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From Theory Bias to Theory Dialogue

Embracing Cognitive, Situated, and Critical Framings of Computational Thinking in K-12 CS Education
Yasmin B. Kafai, Chris Proctor, Debora Lui
Publikationsdatum:
Zu finden in: ICER 2019, 2019
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iconZusammenfassungen

Beat Döbeli HoneggerDie AutorInnen beschreiben drei unterschiedliche Sichtweisen von computational thinking (cognitive, situated und critical) und betonen, dass die verwendete Definition von CT grossen Einfluss auf Forschung und Lehre hat.
Von Beat Döbeli Honegger, erfasst im Biblionetz am 18.08.2019
Yasmin B. KafaiIn this paper, we use the concept of computational thinking to illustrate how theoretical framings direct our attention to differ ent, but equally important aspects in learning and teaching within K-12 CS education. Theoretical framing is needed to articulate educational goals, and therefore to evaluate the quality of peda gogical designs.
Von Yasmin B. Kafai, Chris Proctor, Debora Lui im Konferenz-Band ICER 2019 im Text From Theory Bias to Theory Dialogue (2019)
Yasmin B. KafaiIn this paper, we unpacked different framings of computational thinking that have been in use in the CS education community. Rather than seeking conceptual unity in computational thinking, we highlighted the different ontological commitments that cognitive, situated and critical framings bring to computational thinking and illustrated how these contextualize research with programming tools, design of applications, and classroom implementations.
Von Yasmin B. Kafai, Chris Proctor, Debora Lui im Konferenz-Band ICER 2019 im Text From Theory Bias to Theory Dialogue (2019)
Yasmin B. Kafai

The increased interest in promoting CS education for all has been coalescing around the idea of "computational thinking." Several framings for promoting computational thinking in K-12 education have been proposed by practitioners and researchers that each place different emphases on either (1) skill and competence building, (2) creative expression and participation, or (3) social justice and ethics. We review each framing and how the framings structure the theory space of computational thinking. We then discuss how CS education can leverage the explanatory potential that each framing offers to the implementation and evaluation of learning, teaching, and tools in computing education. Our goal is to help CS education researchers, teachers, and designers unpack and leverage the complexities of this theory space (rather than ignoring it) while also addressing broader educational concerns regarding diversity, providing new directions for how students and teachers can actively participate in designing their digital futures, and directing current computing education efforts towards a more humanistic orientation.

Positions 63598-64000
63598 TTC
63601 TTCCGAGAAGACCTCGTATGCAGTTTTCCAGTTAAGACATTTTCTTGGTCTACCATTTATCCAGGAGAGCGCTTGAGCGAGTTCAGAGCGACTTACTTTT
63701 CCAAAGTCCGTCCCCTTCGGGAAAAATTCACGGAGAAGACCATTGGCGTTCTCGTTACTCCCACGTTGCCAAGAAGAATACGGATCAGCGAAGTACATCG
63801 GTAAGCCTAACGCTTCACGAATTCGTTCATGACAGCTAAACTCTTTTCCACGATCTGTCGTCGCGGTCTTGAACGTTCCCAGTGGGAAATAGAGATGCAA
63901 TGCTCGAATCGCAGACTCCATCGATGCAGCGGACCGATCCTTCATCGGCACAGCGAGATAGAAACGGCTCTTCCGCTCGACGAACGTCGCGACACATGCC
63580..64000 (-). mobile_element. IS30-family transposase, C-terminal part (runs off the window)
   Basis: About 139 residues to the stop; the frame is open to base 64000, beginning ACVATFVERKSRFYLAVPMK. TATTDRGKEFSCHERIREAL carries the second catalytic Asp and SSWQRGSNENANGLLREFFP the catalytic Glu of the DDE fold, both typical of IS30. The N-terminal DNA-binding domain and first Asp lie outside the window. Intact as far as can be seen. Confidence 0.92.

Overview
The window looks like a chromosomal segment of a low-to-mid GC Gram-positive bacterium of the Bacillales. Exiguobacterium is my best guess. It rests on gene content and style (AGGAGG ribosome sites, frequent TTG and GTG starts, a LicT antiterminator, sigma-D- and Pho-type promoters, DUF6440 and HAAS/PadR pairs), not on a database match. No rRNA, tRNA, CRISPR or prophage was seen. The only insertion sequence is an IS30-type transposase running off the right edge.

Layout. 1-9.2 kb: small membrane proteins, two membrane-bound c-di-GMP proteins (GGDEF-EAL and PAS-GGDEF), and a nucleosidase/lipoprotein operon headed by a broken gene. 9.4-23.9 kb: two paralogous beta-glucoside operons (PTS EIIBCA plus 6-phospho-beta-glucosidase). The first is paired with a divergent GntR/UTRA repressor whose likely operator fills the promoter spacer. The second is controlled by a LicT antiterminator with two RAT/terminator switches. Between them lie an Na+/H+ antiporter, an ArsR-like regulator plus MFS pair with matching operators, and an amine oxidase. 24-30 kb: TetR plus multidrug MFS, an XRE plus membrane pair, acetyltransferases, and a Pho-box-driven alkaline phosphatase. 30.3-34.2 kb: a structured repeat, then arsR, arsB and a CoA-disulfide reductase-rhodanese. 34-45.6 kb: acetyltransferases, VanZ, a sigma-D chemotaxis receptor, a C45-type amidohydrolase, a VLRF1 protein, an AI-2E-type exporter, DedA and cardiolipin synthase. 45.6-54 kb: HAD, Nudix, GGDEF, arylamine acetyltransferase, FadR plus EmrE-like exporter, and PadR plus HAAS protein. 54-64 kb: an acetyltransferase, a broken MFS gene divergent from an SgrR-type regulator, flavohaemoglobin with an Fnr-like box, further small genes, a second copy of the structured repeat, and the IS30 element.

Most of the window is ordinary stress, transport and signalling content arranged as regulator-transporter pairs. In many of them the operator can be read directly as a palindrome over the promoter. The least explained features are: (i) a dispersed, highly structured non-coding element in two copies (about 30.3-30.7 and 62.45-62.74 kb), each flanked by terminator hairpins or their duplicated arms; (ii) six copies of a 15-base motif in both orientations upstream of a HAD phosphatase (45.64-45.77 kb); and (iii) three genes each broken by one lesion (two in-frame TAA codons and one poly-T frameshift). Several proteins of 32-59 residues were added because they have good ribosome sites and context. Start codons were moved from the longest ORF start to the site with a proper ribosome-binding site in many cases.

Von Yasmin B. Kafai, Chris Proctor, Debora Lui im Konferenz-Band ICER 2019 im Text From Theory Bias to Theory Dialogue (2019)
Yasmin B. Kafai

As a first step, we identify and describe three prevalent framings of computational thinking that we have found within the larger landscape of CS education:

  1. Cognitive computational thinking seeks to provide students with an understanding of key computational concepts, practices, and perspectives thereby emphasizing skill building and competencies which will be useful in college and future careers;
  2. Situated computational thinking stresses personal creative expression and social engagement as a pathway in becoming computationally fluent building on youth interest in digital media and production; and
  3. Critical computational thinking recognizes that computing is not an unequivocal social good, and proposes an analytical approach to the values, practices, and infrastructure underlying computation as part of a broader goal of education for justice.

We illustrate each framing with examples from various studies and discuss how these framings of computational thinking have functioned as design heuristics that provide specific directives for curricular initiatives that inform the design of learning and teaching tools, materials and activities.We then consider how these framings are an integral part of the larger theory space of efforts promoting K-12 computational thinking and how they should be considered in dialogue with one another rather than in opposition. Based on this understanding, we offer suggestions for how to proceed forward with a more holistic view of not only what computational thinking should be, but also directions for it might be studied or taught moving into the future.

Von Yasmin B. Kafai, Chris Proctor, Debora Lui im Konferenz-Band ICER 2019 im Text From Theory Bias to Theory Dialogue (2019)

iconBemerkungen

Yasmin B. KafaiFollowing Haraway [26], our goal here is not to push any kind of ‘objective’ truth about the best practices in CS Education, but rather to acknowledge that all perspectives and approaches within the field are partial and contingent.
Von Yasmin B. Kafai, Chris Proctor, Debora Lui im Konferenz-Band ICER 2019 im Text From Theory Bias to Theory Dialogue (2019) auf Seite  101

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Personen